Typically, when a radio frequency beam moves between two media having different refractive indexes, some of the energy is reflected at the boundary. In this example, the medium may be air and ground with the surface being the boundary. At one particular angle of incidence, a beam with a particular polarization is not reflected. This angle is referred to as the Brewster's angle or a polarization angle. In these examples, the polarization may be one for which the electric field of the beam lies in the same plane as the incident ray and the surface normal. A beam with this type of polarization is referred to as being P-polarized because the beam is parallel to the plane.
Additionally, the collimated beams, beam 912 and beam 914, converge or overlap at object 916 in these examples. Of course, although a complete overlap may be desirable, less overlap also may provide adequate information in response signal 918. In some advantageous embodiments, beam 912 and beam 914 may overlap the different depths at which detection system 900 is interrogating or searching.
Ground penetrating nonlinear ground radar transceiver 1004 is configured to emit beam 1006 and beam 1007 at surface 1008 of ground 1009 in proximity to search vehicle 1002. Beam 1006 and beam 1007 are collimated wave beams and more specifically may be collimated millimeter (mm) wave beams in these examples.
Object 1010 may be buried beneath surface 1008 at some depth, typically from between around 2 centimeters to around 2 meters. The depth at which objects may be detected may vary depending on the power used to generate beam 1006 and 1006, ground conditions, the type of soil, the type of object, and other relevant factors. Object 1010 may be an improvised explosive device (IED) or other weapon that includes a detonator with non-linear electronic components, such as, for example, diodes, transistors, or other semiconductor elements.
Beam 1006 and beam 1007 may strike surface 1008 at Brewster's angle θB 1012 to produce refracted beam 1014 and refracted beam 1015 that may interact with nonlinear components in object 1010, causing the nonlinear components to emit difference wave Δf 1016 comprising backscattered radiation. Brewster's angle θB 1012 is also referred to as a polarization angle or a Brewster's angle.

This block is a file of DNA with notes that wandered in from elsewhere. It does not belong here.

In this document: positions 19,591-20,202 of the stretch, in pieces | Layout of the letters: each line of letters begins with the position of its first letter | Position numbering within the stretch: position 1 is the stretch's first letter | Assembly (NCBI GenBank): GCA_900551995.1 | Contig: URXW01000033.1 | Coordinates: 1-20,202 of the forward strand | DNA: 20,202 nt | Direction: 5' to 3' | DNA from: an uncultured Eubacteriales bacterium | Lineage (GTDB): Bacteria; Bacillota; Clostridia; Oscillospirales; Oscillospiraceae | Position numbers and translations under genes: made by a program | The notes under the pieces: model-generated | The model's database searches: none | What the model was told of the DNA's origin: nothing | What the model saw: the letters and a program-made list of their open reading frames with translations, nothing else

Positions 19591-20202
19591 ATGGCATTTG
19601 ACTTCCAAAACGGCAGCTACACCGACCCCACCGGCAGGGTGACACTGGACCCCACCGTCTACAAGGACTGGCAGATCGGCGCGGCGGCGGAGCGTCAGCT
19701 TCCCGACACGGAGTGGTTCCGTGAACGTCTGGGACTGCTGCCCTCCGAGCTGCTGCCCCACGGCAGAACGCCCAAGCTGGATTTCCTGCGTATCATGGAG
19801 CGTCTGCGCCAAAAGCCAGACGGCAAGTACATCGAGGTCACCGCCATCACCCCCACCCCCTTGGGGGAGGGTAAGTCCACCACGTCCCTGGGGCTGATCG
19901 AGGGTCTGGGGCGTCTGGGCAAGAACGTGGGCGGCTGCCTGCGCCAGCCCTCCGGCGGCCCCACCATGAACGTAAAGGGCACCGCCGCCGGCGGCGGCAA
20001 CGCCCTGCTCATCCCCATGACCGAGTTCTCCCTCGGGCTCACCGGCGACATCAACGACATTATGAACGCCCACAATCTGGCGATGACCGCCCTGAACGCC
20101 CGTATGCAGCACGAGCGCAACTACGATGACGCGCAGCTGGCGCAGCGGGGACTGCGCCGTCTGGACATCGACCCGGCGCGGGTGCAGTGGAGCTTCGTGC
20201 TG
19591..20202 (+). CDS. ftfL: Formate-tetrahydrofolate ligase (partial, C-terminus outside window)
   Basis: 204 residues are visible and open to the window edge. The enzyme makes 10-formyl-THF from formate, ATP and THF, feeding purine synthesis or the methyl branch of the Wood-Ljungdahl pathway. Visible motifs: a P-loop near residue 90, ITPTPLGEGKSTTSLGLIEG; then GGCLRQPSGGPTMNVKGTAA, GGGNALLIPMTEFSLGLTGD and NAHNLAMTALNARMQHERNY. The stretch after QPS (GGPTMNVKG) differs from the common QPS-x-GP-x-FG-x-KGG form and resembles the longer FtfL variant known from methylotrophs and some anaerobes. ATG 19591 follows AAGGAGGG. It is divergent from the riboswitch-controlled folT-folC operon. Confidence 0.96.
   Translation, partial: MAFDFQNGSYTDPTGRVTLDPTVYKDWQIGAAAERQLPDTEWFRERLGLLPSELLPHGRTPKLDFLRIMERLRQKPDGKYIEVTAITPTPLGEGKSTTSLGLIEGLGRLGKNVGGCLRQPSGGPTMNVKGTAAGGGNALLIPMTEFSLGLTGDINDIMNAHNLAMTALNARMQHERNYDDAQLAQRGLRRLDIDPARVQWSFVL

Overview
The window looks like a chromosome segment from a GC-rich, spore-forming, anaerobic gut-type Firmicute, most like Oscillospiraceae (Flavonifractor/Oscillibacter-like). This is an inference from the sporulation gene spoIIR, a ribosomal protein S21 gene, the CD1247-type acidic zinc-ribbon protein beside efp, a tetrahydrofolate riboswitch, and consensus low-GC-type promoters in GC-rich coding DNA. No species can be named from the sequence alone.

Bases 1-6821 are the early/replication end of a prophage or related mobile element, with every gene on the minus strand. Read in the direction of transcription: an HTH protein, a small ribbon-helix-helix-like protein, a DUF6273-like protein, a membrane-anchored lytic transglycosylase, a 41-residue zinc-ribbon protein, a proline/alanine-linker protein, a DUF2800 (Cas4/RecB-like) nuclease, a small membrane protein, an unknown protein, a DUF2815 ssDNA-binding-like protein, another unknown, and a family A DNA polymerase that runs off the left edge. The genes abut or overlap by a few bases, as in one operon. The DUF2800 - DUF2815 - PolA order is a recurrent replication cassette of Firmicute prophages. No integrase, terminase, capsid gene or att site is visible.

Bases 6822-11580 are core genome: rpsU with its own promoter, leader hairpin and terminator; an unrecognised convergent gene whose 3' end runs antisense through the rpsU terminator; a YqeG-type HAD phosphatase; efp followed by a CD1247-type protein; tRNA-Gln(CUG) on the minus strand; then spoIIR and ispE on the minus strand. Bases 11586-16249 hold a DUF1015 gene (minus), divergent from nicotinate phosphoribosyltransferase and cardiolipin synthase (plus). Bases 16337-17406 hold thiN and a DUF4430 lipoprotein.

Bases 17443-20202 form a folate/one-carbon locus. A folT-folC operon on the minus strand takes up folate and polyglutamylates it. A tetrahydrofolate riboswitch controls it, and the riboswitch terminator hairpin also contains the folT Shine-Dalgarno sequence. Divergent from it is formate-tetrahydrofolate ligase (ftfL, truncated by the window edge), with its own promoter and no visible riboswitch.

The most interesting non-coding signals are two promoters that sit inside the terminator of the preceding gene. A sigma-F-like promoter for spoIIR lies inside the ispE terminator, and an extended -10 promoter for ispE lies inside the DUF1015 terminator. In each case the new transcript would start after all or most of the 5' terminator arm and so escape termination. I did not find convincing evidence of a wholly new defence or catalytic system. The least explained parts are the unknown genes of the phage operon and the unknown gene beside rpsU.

Both beam 1006 and beam 1007 are linearly polarized in these examples. This polarization results in these beams passing into ground 1009 and not being reflected when they enter at Brewster's angle θB 1012. In other words, at this angle, most of the energy from beam 1006 and beam 1007 penetrate surface 1008 into ground 1009 to form refracted beam 1014 and refracted beam 1015 to interrogate or reach object 1010.
Portion 1018 of difference wave Δf 1016 may be radiated generally towards search vehicle 1002 and subsequently emerge as portion 1020 from surface 1008 at another refraction angle, and may arrive at ground penetrating non-linear ground radar transceiver 1004.
The illustration of
In this example, the values on x axis and y axis represent the ratio of the permittivity's between two mediums. For example, line 1102 represents a soil/air interface where the soil permittivity is 9 and the air is 1. In other words, line 1102 represents reflected beam intensity with a dielectric constant of 9. This dielectric constant is around the dielectric constant of the ground. As the value of the ratio increases, the intercept on the x-axis moves farther toward 90 degrees. The point on the x-axis where the intercept occurs represents the point of no reflection field and therefore the total internal refraction on the incident field into the second medium. In this example, the second medium is the ground. Line 1104 represents reflected beam intensity for a dielectric constant of 2.
The flowcharts and block diagrams in the different depicted embodiments illustrate the architecture, functionality, and operation of some possible implementations of apparatus, methods, and computer program products. In this regard, each block in the flowchart or block diagrams may represent a module, segment, or portion of code, which comprises one or more executable instructions for implementing the specified function or functions. In some alternative implementations, the function or functions noted in the block may occur out of the order noted in the figures. For example, in some cases, two blocks shown in succession may be executed substantially concurrently, or the blocks may sometimes be executed in the reverse order, depending upon the functionality involved.
Thus, the different advantageous embodiments provide a method and apparatus for detecting objects located underground. In one advantageous embodiment, a detection system detects objects having electrical non-linear characteristics located underground. The detection system comprises a transmitter unit, a receiver, and a processor. The transmitter transmits a plurality of pulsed radio frequency signal having a first frequency and a second frequency into a ground.